How are tasks assigned to ForEach iterations

All we need is an easy explanation of the problem, so here it is.

The Lookup-ForEach pattern is common in Azure Data Factory (ADF). How are items produced by the Lookup allocated to the ForEach’s workers, the number of which is controlled by Batch Count?

How to solve :

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Method 1

They are allocated round-robin, in the order they are produced by the Lookup. Although I can find no documentation to assert this, it is my observation. I can reliably reproduce it with a simple example.

To a new pipeline I added an array variable, a ForEach, and inside the ForEach a Wait (pipeline JSON is included at the end). The array variable feeds the items of the ForEach. Although the question mentions Lookup the result is the same when an array variable is used. The Wait’s duration is determined by the array’s values, simply to spread the itterations over time to make them more easily observable.

I ran the pipeline and collected the ADF output. I used the Duration to calcualte an End time (shown below in mm:ss). I added three further columns, one for each "worker". To understand which worker executed which itteration I followed the Start-End chains.

Task       Start                         Duration  End    A  B  C
========== ============================  ========  =====  =  =  =
9 Wait1    2021-06-01T05:17:39.6100287Z  00:01:32  19:11        c
8 Wait1    2021-06-01T05:17:09.3290518Z  00:01:32  18:41     b
7 Wait1    2021-06-01T05:16:40.6095309Z  00:01:32  18:12  a
6 Wait1    2021-06-01T05:16:07.9623704Z  00:01:32  17:39        c
5 Wait1    2021-06-01T05:15:37.7842636Z  00:01:32  17:09     b
4 Wait1    2021-06-01T05:15:07.9421207Z  00:01:32  16:39  a
3 Wait1    2021-06-01T05:15:06.3028589Z  00:01:02  16:08        c
2 Wait1    2021-06-01T05:15:06.3028589Z  00:00:32  15:38     b
1 Wait1    2021-06-01T05:15:06.2872305Z  00:00:02  15:08  a
  ForEach1 2021-06-01T05:15:05.896518Z   00:04:06

I arbitrarily assign Task 1 to worker A. It finished at 15:08 so I find a task that started then (within the precision of the reported durations) which is task 4 and assign it to worker A also, and so on. Tasks 2 and 3 start their own chains similarly. The resulting pattern is that of round-robin allocation.

This analysis on much more complicated workloads, involving many more tasks, larger Batch Counts and varying durations, produces the same evidence for round-robin allocation. For example, serving 21 tasks when Batch Count is 20 I see the 21st task never starts until the 1st one completes.

{
    "name": "ForEach RoundRobin Demo",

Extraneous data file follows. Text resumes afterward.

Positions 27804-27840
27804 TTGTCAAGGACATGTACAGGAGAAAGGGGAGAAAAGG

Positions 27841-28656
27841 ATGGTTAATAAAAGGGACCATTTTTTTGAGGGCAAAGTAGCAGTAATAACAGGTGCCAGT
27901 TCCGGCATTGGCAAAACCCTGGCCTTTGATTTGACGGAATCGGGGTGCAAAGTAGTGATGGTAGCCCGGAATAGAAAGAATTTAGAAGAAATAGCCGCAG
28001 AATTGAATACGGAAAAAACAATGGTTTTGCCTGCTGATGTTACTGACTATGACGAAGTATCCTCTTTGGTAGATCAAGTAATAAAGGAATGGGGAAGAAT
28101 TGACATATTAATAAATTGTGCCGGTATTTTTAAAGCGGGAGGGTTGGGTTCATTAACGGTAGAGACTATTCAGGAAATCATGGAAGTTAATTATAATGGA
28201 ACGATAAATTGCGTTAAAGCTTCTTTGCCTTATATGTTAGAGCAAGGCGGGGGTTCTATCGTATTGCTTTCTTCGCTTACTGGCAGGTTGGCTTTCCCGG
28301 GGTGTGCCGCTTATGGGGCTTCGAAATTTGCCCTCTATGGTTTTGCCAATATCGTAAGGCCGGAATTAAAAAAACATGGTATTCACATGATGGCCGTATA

"properties": {
        "activities": [
            {
                "name": "ForEach1",
                "type": "ForEach",
                "dependsOn": [],
                "userProperties": [],
                "typeProperties": {
                    "items": {
                        "value": "@variables('Intervals')",
                        "type": "Expression"
                    },
                    "batchCount": 3,
                    "activities": [
                        {
                            "name": "Wait1",
                            "type": "Wait",
                            "dependsOn": [],
                            "userProperties": [],
                            "typeProperties": {
                                "waitTimeInSeconds": {
                                    "value": "@item()",
                                    "type": "Expression"
                                }
                            }
                        }
                    ]
                }
            }
        ],
        "variables": {
            "Intervals": {
                "type": "Array",
                "defaultValue": [
                    1,
                    30,
                    60,
                    180,
                    180,
                    180,
                    180,
                    180,
                    180
                ]
            }
        },
        "annotations": []
    }
}

Note: Use and implement method 1 because this method fully tested our system.
Thank you 🙂

All methods was sourced from stackoverflow.com or stackexchange.com, is licensed under cc by-sa 2.5, cc by-sa 3.0 and cc by-sa 4.0

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